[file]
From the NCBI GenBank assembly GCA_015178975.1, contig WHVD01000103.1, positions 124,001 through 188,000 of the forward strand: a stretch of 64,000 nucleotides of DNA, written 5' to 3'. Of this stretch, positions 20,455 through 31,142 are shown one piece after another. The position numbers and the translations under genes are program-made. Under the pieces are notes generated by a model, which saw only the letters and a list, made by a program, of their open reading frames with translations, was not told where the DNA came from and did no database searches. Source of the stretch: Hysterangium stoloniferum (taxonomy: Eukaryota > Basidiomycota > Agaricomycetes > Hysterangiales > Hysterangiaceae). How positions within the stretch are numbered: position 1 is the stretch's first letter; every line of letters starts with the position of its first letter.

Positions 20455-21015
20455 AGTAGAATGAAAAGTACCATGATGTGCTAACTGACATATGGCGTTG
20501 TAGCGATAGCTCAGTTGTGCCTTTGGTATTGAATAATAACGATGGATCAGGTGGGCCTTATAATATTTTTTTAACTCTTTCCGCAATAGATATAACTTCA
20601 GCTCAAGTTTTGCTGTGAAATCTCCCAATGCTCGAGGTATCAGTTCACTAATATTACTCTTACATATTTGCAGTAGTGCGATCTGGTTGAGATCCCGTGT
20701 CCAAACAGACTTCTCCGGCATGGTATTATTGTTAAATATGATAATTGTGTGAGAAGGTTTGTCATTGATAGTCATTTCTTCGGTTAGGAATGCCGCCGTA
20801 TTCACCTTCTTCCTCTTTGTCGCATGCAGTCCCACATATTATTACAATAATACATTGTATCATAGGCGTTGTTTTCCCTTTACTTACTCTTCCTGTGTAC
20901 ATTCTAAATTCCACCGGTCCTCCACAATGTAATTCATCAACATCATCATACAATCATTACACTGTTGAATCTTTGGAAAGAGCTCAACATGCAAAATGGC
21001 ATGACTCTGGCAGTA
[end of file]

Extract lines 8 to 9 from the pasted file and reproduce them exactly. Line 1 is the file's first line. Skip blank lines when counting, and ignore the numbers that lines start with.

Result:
20901 ATTCTAAATTCCACCGGTCCTCCACAATGTAATTCATCAACATCATCATACAATCATTACACTGTTGAATCTTTGGAAAGAGCTCAACATGCAAAATGGC
21001 ATGACTCTGGCAGTA